The Districts are public agencies of the State of Colorado, each established by a special act of the state legislature. Together they geographically encompass ail of the area in Colorado West of the Continental Divide and are the source of 70% of the virgin flow of the Colorado River at Lee Ferry, Arizona, the dividing point between the Upper and Lower Colorado River Basins. The Districts are shown on the attached map. At present only a small fraction of the flow generated by the two Districts is utilized within their boundaries, but the construction of several water resource projects is imminent.

Both Districts have the statutory responsibility of conserving and applying to beneficial use in their respective areas the waters of the Colorado River and its tributaries within the State of Colorado. Rivers included are the headwaters and a substantial part of the runoff area of the mainstem of the Colorado River and many of its principal tributaries. These tributaries include the San Juan, Dolores, Gunnison, White and Yampa Rivers, as well as numerous streams tributary to them.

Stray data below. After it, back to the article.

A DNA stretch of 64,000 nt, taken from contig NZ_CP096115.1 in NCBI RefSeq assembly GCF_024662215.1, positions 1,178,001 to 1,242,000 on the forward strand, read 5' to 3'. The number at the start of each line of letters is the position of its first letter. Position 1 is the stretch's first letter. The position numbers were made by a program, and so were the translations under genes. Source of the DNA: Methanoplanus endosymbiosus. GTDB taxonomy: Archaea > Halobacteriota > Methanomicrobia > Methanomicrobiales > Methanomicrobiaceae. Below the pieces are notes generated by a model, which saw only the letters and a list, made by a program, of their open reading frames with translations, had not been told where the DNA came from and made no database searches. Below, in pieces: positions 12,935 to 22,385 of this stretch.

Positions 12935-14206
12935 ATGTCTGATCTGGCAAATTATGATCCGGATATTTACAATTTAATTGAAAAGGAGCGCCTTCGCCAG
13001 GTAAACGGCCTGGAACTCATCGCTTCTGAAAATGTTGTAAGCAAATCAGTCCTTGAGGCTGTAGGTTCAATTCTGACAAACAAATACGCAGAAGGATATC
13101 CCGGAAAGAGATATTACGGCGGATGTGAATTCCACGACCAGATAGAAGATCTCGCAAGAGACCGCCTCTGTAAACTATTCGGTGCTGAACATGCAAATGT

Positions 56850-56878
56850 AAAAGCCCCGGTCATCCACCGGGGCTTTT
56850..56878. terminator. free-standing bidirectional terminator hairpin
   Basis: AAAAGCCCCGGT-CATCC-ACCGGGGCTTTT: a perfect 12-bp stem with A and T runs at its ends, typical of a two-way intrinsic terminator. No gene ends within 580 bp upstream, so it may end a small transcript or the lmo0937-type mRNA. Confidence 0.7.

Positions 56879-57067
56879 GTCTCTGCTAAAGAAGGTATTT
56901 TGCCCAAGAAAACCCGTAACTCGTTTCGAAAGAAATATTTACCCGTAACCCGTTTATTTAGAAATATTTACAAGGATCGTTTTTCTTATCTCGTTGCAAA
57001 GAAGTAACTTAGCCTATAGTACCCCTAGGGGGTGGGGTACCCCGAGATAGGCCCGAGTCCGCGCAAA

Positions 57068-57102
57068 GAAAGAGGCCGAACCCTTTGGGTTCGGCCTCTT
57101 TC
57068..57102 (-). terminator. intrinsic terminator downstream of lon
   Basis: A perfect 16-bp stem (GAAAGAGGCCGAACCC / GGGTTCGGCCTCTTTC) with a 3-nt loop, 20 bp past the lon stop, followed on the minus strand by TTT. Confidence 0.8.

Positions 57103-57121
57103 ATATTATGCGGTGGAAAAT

We appreciate the opportunity to present this statement in support of the passage of H.R. 12165, a bill designed to reduce the salinity of the Colorado River, but our support certainly does not imply any responsibility for salinity; this is a basin-wide problem. Salinity control measures provided for in H.R. 12165 will allow and should provide for continuing economic growth so dependent on the increased use of water. We commend the sponsors of H.R. 12165 for the language in Sec. 201a, directing the Secretary to implement the salinity control policy that recognizes that the Upper Basin States shall develop their compactallocated share of Colorado River Basin water.